Students Give Inside View of Uber’s Safety

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Published December 4, 2015
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The Montclarion
According to a former Uber driver and users of Uber, the app can be useful, but not always safe. Photo courtesy of Noel Tock (Flickr)
According to a former Uber driver and users of Uber, the app can be useful, but not always safe. Photo courtesy of Noel Tock (Flickr)

According to a former Uber driver and users of Uber, the app can be useful, but not always safe.
Photo courtesy of Noel Tock (Flickr)

It’s raining outside and you step into the street and raise your arm to hail some sort of transportation, only to be passed by the yellow cabs time and time again. There are not enough taxis to accommodate the need, however there is an alternative: an Uber driver.

With Uber having a 400 percent increase during 2013 to 2014, the fastest growing driving opportunity is becoming less expensive and more accessible than typical taxi services. But is it safer?

Uber has three requirements to become a driver. They require their drivers to be 21 years old, have a car model from 2000 (or 2005 in some cities) or later and pass a background check.

The question that is posed is, based on these basic requirements, can this really be the safest form of transportation?

Former Uber driver and Montclair State University student Eddie Chumpitazi said, “I was really surprised at how easy it was for me to become an Uber driver. There was no interview process, just a background check. I did question it at first until they asked for me to complete a background check. That’s when I thought they were legitimate.”

Even though a person applying to be an Uber driver goes through a background check, a passenger does not go through the same process. Just as a passenger has to trust that the driver is safe, the driver has to trust the passenger.

In addition, Uber issues its independent contractors their own Uber issued-phones to complete transactions and give the driver a GPS system. This allows Uber to be aware of where the driver is at all times while the driver is working and waiting to pick up fares.

Another safety perk of the issued phone, Chumpitazi explained, is that all transactions are connected to credit card information as payment. Being that there is no cash that ever exchanges hands, Chumpitazi says this made him feel safer because he felt that it decreased the probability of being “held up.”

However, when asked if he felt safe if his mother, sister or another female of importance were to decide she wanted to be an independent contractor with Uber, Chumpitazi said, “Every region and area has areas that are not as safe as others. Where I’m in, I’m close to Elizabeth and Newark. One night I even had to drive to Trenton. That would make me more nervous. If they did it in the daylight, I would not mind. At night, it would make me feel uncomfortable knowing the area they would be driving in.”

Not everyone has this hesitation when using Uber. Kelly Anne Davis, a Montclair State graduate student, says as a female student, she finds Uber “a little sketchy. However, when I’m with my group of friends, I feel it’s okay to use because I’m never alone. I would never use Uber alone, though.”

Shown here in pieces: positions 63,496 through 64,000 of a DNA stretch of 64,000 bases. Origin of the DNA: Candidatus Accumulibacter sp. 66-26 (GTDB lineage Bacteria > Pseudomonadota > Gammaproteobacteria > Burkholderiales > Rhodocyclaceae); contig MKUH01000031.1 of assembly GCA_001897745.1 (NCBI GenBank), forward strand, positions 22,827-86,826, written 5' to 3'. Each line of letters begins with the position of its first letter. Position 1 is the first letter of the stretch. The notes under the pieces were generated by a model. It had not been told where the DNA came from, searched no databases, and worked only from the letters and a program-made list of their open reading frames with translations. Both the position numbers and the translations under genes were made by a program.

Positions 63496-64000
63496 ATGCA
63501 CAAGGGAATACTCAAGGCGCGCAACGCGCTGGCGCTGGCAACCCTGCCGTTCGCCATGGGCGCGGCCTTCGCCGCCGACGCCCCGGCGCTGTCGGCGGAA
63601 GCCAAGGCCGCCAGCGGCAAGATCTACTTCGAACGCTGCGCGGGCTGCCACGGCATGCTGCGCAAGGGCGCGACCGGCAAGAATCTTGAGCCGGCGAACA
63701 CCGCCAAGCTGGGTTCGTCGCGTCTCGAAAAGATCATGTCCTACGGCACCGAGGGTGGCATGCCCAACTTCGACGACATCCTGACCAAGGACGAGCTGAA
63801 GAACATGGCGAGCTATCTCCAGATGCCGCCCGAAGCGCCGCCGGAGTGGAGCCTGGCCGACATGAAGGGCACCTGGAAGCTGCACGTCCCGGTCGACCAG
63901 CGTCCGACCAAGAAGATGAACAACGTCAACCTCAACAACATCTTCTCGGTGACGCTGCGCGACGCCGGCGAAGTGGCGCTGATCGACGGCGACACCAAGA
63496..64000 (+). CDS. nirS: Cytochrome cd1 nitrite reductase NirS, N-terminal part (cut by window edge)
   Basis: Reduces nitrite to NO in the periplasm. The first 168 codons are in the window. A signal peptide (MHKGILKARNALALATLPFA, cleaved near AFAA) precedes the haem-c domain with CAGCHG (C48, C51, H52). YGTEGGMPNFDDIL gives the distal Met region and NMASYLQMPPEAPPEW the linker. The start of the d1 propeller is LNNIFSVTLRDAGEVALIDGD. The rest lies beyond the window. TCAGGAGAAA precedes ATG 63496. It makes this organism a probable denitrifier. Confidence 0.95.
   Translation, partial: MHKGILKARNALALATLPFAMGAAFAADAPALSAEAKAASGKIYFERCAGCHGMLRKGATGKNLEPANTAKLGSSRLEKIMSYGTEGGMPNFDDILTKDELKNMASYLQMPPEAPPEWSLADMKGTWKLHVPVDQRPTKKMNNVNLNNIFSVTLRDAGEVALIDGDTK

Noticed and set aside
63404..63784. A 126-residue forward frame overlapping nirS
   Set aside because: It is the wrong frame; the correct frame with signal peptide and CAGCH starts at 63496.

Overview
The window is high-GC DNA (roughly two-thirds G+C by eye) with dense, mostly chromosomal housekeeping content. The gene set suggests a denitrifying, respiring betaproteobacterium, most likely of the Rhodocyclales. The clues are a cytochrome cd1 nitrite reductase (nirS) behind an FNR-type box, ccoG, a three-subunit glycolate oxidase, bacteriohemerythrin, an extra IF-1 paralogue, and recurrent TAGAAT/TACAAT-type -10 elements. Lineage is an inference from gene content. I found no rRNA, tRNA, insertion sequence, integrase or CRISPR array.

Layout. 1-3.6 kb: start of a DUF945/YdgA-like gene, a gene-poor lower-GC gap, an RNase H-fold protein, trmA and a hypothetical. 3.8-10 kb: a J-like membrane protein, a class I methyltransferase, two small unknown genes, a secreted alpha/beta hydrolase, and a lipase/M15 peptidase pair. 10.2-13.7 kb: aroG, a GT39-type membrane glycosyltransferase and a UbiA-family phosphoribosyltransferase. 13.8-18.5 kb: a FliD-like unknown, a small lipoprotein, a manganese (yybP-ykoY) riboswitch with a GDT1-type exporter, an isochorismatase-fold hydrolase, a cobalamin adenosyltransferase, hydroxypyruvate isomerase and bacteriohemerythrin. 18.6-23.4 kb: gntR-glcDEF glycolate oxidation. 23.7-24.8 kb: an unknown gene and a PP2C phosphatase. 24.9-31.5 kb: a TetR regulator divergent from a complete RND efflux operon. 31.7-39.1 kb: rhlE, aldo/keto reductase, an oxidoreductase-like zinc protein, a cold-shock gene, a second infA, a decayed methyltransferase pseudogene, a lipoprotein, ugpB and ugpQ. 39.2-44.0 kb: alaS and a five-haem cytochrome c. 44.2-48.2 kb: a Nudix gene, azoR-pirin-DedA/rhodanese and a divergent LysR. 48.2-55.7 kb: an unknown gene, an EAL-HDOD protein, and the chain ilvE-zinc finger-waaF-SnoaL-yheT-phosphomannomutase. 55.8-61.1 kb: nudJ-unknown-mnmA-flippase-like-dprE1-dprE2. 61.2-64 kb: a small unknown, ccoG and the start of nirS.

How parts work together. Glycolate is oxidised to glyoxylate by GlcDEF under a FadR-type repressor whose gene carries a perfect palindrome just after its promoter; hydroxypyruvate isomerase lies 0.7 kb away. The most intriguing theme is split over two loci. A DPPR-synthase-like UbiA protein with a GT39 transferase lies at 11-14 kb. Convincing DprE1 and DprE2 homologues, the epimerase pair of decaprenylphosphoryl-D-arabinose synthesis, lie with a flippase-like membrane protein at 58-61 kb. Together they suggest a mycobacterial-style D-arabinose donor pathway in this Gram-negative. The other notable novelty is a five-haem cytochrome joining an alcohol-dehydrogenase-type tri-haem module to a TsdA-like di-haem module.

When Davis was asked about the safety concerns of Uber, she said that “I can’t trust the driver. I have to trust myself. I just try to make sure I’m in a safe situation by not being alone and by almost always having a guy friend in the Uber. My best friend’s brother is really good about [making] sure all of us are taken care of and safe. He’s like everyone’s big brother.”

However, according to Stephanie Hemsel, a Teacher’s Assistant at another New Jersey university, Uber can do no wrong. “Personally, all my experiences with Uber have been fine. There was only one time that my girlfriends and I had a rude driver, but really that’s probably because we were a bunch of girls being loud after a night out.”

Hemsel said that she has had more issues taxing yellow cabs in New York City than she has had with Uber. “One cab driver even tried to scam me and charge me over $150. I’d rather take the risk with an Uber driver than drive under the influence.”

Hemsel continued to say that she felt safe with the Uber app because the passenger can see a picture of the driver before getting into the car. However, one is not able to request a driver. Hemsel explains that, overall, she would still not take transportation by herself because she doesn’t feel comfortable, no matter the form of transportation.

Regardless of the individual choices and preferences made, it does not change the fact that safety is still a concern when customers instill trust in a company that hires independent contractors. There are regular reports of Uber drivers sexually assaulting passengers.

According to Buzzfeed, Marian Ryan – District Attorney for Middlesex County, Mass., for an aggravated rape, kidnapping and assault and battery case on a former Uber driver from Boston – said “The [driver] preyed upon a young woman who trusted that he was who he portrayed himself to be.”

Ryan continues encouraging the public to take necessary precautions when using any transportation services and for customers to make sure that they are verifying license plates and makes and models of vehicles before entering said vehicle.

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